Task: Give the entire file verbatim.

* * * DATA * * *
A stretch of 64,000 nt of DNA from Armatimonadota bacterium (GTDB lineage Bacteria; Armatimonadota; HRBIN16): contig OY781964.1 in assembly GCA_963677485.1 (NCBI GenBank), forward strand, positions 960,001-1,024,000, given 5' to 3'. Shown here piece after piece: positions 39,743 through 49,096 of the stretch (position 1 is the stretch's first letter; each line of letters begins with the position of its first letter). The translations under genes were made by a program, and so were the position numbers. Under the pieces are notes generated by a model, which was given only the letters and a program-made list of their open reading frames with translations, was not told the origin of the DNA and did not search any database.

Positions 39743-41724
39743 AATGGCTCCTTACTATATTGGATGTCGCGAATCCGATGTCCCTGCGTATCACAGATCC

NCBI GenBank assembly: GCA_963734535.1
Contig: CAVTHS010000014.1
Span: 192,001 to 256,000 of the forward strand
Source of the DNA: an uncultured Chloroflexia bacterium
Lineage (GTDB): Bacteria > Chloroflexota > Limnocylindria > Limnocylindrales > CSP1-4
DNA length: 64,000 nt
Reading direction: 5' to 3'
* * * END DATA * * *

A stretch of 64,000 nt of DNA from Armatimonadota bacterium (GTDB lineage Bacteria; Armatimonadota; HRBIN16): contig OY781964.1 in assembly GCA_963677485.1 (NCBI GenBank), forward strand, positions 960,001-1,024,000, given 5' to 3'. Shown here piece after piece: positions 39,743 through 49,096 of the stretch (position 1 is the stretch's first letter; each line of letters begins with the position of its first letter). The translations under genes were made by a program, and so were the position numbers. Under the pieces are notes generated by a model, which was given only the letters and a program-made list of their open reading frames with translations, was not told the origin of the DNA and did not search any database.

Positions 39743-41724
39743 AATGGCTCCTTACTATATTGGATGTCGCGAATCCGATGTCCCTGCGTATCACAGATCC

NCBI GenBank assembly: GCA_963734535.1
Contig: CAVTHS010000014.1
Span: 192,001 to 256,000 of the forward strand
Source of the DNA: an uncultured Chloroflexia bacterium
Lineage (GTDB): Bacteria > Chloroflexota > Limnocylindria > Limnocylindrales > CSP1-4
DNA length: 64,000 nt
Reading direction: 5' to 3'